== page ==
Abbas: Transition period after deal can’t pass 3 years

Demand by PA president in taped speech to INSS conference stands in stark contrast to Israeli position.

January 28, 2014 14:22
3 minute read.
Palestinian Authority President Mahmoud Abbas at the UN General Assembly.

Mahmoud Abbas at the UN 370. (photo credit: REUTERS/Eduardo Munoz )


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The transitional period between the signing of a peace agreement with Israel and the final withdrawal of all IDF troops from the West Bank cannot exceed three years, Palestinian Authority President Mahmoud Abbas said in an interview aired Tuesday.

The comments, taped in December and screened at the Institute for National Security Studies (INSS) annual conference in Tel Aviv, stand in contrast to Israel’s stated position, which is that a withdrawal will be staged over a long period of time, anywhere from 10 to even 50 years.
“Whoever proposes 10-15 years for a transition period does not want to withdraw,” Abbas said. “We said that a transitional period cannot exceed three years, during which Israel can withdraw gradually. We are willing to allow a third party take Israel’s place during and after withdrawal to soothe our concerns and Israel’s, and ensure both sides that things will continue as normal.”

Abbas proposed NATO as the third party. Israel has expressed opposition to a third-party security presence, saying it must retain a long-term presence in the Jordan Valley following any agreement – a position that is one of the main sticking points in the current negotiations.

During the interview – which received wide news coverage when it was first recorded, and then against last week as part of pre-conference publicity – Abbas, when asked how he would get Hamas to comply with an agreement, said: “Hamas is not a problem, just leave it to us.”

He did not rule out addressing the Knesset or inviting Prime Minister Binyamin Netanyahu to speak to the Palestinian parliament, but gave no indication that this might take place anytime soon.

“I say to the Israeli people, we are neighbors, we have fought many wars against each other,” he stated when asked whether he could convey a message of hope or security to the Israeli people.

“I pray to God these wars are over,” he said. “We consider them and the use of force part of the past. We genuinely want peace with Israel and we can also bring peace between 57 Arab and Islamic states with you. We want the Israeli people to live in security in their state, and the Palestinian people can live in their independent sate.”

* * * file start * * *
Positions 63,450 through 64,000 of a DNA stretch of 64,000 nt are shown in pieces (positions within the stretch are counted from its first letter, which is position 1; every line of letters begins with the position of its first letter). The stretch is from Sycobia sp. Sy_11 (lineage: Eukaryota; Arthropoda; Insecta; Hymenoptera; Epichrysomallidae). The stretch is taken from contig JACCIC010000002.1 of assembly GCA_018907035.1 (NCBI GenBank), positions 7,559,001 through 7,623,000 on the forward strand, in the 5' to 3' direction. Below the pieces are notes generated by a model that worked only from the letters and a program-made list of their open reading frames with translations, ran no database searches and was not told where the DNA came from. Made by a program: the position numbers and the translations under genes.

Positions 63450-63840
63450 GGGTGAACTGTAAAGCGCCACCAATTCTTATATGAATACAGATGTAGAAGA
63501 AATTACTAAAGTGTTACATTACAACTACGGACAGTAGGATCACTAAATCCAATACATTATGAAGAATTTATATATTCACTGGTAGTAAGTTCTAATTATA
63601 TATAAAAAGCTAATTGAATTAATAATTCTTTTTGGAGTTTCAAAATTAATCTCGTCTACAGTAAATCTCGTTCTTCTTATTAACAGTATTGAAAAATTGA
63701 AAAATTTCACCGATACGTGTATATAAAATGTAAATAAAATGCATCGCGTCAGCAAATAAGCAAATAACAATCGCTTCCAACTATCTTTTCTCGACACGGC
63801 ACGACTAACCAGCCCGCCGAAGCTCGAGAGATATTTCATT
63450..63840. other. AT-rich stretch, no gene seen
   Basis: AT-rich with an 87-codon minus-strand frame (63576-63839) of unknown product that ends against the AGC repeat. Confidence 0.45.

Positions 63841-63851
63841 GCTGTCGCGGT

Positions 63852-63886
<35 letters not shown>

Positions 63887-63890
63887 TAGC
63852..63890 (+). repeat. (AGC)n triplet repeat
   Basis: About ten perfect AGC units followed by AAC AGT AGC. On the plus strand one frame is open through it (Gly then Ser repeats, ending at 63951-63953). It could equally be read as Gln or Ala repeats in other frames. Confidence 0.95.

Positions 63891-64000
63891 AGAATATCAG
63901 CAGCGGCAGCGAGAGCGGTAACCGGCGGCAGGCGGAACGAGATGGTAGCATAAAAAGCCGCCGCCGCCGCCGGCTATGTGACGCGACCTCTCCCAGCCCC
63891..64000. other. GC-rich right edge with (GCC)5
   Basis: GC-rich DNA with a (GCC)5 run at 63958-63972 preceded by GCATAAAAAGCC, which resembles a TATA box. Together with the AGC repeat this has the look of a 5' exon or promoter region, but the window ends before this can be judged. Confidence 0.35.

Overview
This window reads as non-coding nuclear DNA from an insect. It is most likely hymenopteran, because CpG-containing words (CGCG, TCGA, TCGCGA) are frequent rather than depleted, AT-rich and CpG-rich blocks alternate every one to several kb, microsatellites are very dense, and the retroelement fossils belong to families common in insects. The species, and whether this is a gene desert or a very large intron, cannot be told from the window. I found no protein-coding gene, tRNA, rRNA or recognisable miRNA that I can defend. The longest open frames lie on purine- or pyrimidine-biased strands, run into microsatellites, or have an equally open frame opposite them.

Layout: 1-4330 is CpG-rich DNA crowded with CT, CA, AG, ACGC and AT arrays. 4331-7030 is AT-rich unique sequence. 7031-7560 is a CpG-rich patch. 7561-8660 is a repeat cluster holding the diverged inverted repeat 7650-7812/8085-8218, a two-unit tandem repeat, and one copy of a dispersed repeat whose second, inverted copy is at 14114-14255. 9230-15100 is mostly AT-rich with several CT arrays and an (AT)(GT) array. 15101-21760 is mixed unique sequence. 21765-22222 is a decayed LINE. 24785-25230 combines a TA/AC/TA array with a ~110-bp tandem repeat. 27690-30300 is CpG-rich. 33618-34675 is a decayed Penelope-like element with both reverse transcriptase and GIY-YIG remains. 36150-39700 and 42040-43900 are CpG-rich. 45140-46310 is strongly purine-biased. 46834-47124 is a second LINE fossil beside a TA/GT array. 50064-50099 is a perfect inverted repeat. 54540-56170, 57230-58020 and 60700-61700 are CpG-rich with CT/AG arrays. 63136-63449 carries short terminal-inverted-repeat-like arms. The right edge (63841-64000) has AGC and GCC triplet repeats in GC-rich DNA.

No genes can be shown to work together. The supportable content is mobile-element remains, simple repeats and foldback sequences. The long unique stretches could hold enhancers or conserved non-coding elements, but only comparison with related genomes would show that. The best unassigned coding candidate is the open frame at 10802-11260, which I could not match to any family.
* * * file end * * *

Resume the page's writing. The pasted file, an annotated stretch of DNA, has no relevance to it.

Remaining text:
Abbas was interviewed by Gilead Sher, who heads INSS’s center for applied negotiations and, as chief of staff to then-prime minster Ehud Barak, served as Israel’s chief peace negotiator between 1999 to 2001, the period of the Camp David and, later, Taba negotiations.

Sher is leading an INSS team drawing up plans for a “coordinated unilateral” Israeli withdrawal from the West Bank in the event that the current talks with the Palestinians break down.

INSS head Amos Yadlin explained that this would likely entail the withdrawal to the security fence, with Israel holding on to some 15 percent of the territory, including the major settlement blocs and the Jordan Valley. He added that this type of move would only be feasible with support form the US, Britain, France and Germany, and stressed that it was not the preferred solution, but rather one Israel had to begin thinking about in the eventuality that the current round of talks leads nowhere.

Sher, speaking at the conference, said US Secretary of State John Kerry would likely present a paper that could lead to a continuation of negotiations, and possibly even interim agreements, but “certainly not lead to a permanent agreement, at least not in the foreseeable future. Therefore, we say let’s prepare a responsible alternative plan that can complete the negotiations and create two states for two peoples so we don’t deteriorate to a bi-national state that could be one of two things: either an unequal state or a Jewish-Palestinian one.”

In his interview of Abbas, Sher did not ask whether the agreement he envisioned would mean an end to the conflict and all Palestinian claims on Israel; why he was adamant in his refusal to recognize Israel as a Jewish state; and whether Israelis could remain in their settlements in the West Bank in a future Palestinian state.

During the session devoted to the negotiations, survey results were presented showing that both the Israeli and Palestinian publics would support an accord agreed upon and supported by their leaders.

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